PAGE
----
Here, when the State sought the introduction of the photographs depicting the shoe
prints, Appellant objected on grounds of relevance and Rule 702. The court permitted
some questioning of Cisneros outside the presence of the jury. Cisneros said he did not
intend to offer testimony that the imprints identified a particular person who was at the
scene. The court then listened to arguments of counsel, during which the State told the
court Cisneros would testify only that the shoe imprints had the same characteristics as
Appellant’s shoes. While the record does not reflect this was referenced as a Rule 104(a)
hearing, the court complied with the rule by allowing the parties to conduct an examination
of the witness and to present their respective arguments outside the presence of the jury
before it determined the admissibility of the evidence. After listening to the witness and
the parties’ arguments, the court overruled Appellant’s objections, admitted the
photographs of the shoe prints, and permitted Cisneros to testify about his observations.4
On appeal, Appellant does not directly challenge Cisneros’s qualifications or the
reliability of his methods. Instead, Appellant seems to focus on the relevance aspect of
the inquiry so we will do the same in our analysis here.
Cisneros testified he took photographs of the gel lifts he made of the shoe prints
he found at Pike’s home. He also took photographs of the shoes Appellant was wearing
when he was arrested. He photographed the “two side by side.” He then physically
compared them, “using rulers.” He then told the jury that “[l]ooking at the impression and
the shoe itself, characteristics of both are very similar, if not the same . . . [t]he totality of
the shoe impression, they are both very similar.” He also agreed that looking at the ruler,
the “incremental measurements” stayed the same between the shoes and the gel lifts.
During cross-examination, Cisneros admitted he was “not a shoe impression or
shoe print expert.” He said the “only analysis that [he] did was put them side by side. Is
very basic. And I looked at the shoe—the gel lifts—the shoe impressions that I lifted—
side by side next to the shoe itself; and, ultimately, all I can say for certain is that they are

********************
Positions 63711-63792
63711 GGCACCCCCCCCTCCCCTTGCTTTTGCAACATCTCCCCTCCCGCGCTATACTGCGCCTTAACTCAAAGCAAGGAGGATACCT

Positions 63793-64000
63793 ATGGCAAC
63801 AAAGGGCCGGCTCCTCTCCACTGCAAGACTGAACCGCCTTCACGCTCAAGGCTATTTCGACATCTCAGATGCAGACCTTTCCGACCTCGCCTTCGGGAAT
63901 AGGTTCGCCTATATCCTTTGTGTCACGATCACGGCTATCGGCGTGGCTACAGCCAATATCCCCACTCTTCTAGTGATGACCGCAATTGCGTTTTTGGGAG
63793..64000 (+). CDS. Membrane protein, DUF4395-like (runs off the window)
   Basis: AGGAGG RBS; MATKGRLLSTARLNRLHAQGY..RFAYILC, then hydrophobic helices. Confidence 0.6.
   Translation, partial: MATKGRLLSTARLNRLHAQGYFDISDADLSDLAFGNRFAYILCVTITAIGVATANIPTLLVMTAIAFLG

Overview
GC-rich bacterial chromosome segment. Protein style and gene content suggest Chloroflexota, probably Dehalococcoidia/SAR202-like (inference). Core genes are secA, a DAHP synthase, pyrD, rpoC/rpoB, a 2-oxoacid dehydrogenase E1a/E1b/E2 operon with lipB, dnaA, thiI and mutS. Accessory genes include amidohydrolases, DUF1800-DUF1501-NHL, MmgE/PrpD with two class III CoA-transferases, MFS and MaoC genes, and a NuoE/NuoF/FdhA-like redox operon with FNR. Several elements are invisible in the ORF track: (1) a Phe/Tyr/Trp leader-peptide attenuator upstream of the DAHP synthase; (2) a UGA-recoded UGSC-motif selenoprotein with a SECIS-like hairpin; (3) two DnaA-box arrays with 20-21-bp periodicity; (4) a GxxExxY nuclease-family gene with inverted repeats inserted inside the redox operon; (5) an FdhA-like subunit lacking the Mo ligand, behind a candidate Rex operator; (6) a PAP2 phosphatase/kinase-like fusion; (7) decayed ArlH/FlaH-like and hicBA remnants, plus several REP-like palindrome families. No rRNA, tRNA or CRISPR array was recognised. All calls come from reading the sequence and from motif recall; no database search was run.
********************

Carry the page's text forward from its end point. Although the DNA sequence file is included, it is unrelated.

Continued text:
characteristically similar as far as the way they look.” He told the jury he did not obtain a
full shoe print from any shoe when he was taking gel lifts of shoe prints at Pike’s house.
4 We note that even if we do not construe this as a hearing pursuant to Rule 104, the failure to hold such a hearing is reviewed for harmless error under Rule 44.2(b). Sherl v. State, 7 S.W.3d 650, 655 (Tex. App.—Amarillo 1999, pet. ref’d) (citations omitted). Given the record before us, any failure to hold a formal Rule 104 hearing is harmless because such error did not affect the jury verdict or had but a slight effect.
He also admitted that it was likely that the prints Cisneros lifted “would match hundreds
of thousands, if not more, tennis shoes.” And, he acknowledged he could not tell the jury
“that the prints that [he] lifted don’t come from one of those hundreds of thousands of
other shoes.” During re-direct examination, however, Cisneros agreed that he eliminated
the investigating officer’s shoes and boots in making his comparison between Appellant’s
shoes and the gel lifts.
The record shows Cisneros’s testimony regarding his comparison of the gel lifts
and the impression of Appellant’s shoes was not an opinion that Appellant’s shoes made
the impression seen in the gel lifts. It was merely his conclusion that the two were
circumstantially similar enough that a juror could draw a reasonable inference from that
evidence that Appellant was in Pike’s home the night of the burglary. Cisneros said only
that the gel imprint he lifted from the tile of Pike’s home was similar to or consistent with
Appellant’s shoe and was not like any of the officers’ footwear.5
Other evidence tied the gel lifts to the scene of the crime and the shoes being
compared to Appellant. As such, each piece of evidence was independently related to
the offense being tried and the jurors were free to draw reasonable inferences or
conclusions from that circumstantial evidence. This type of evidence has long been found
to be admissible and we see no reason to reach a different conclusion here. See, e.g.,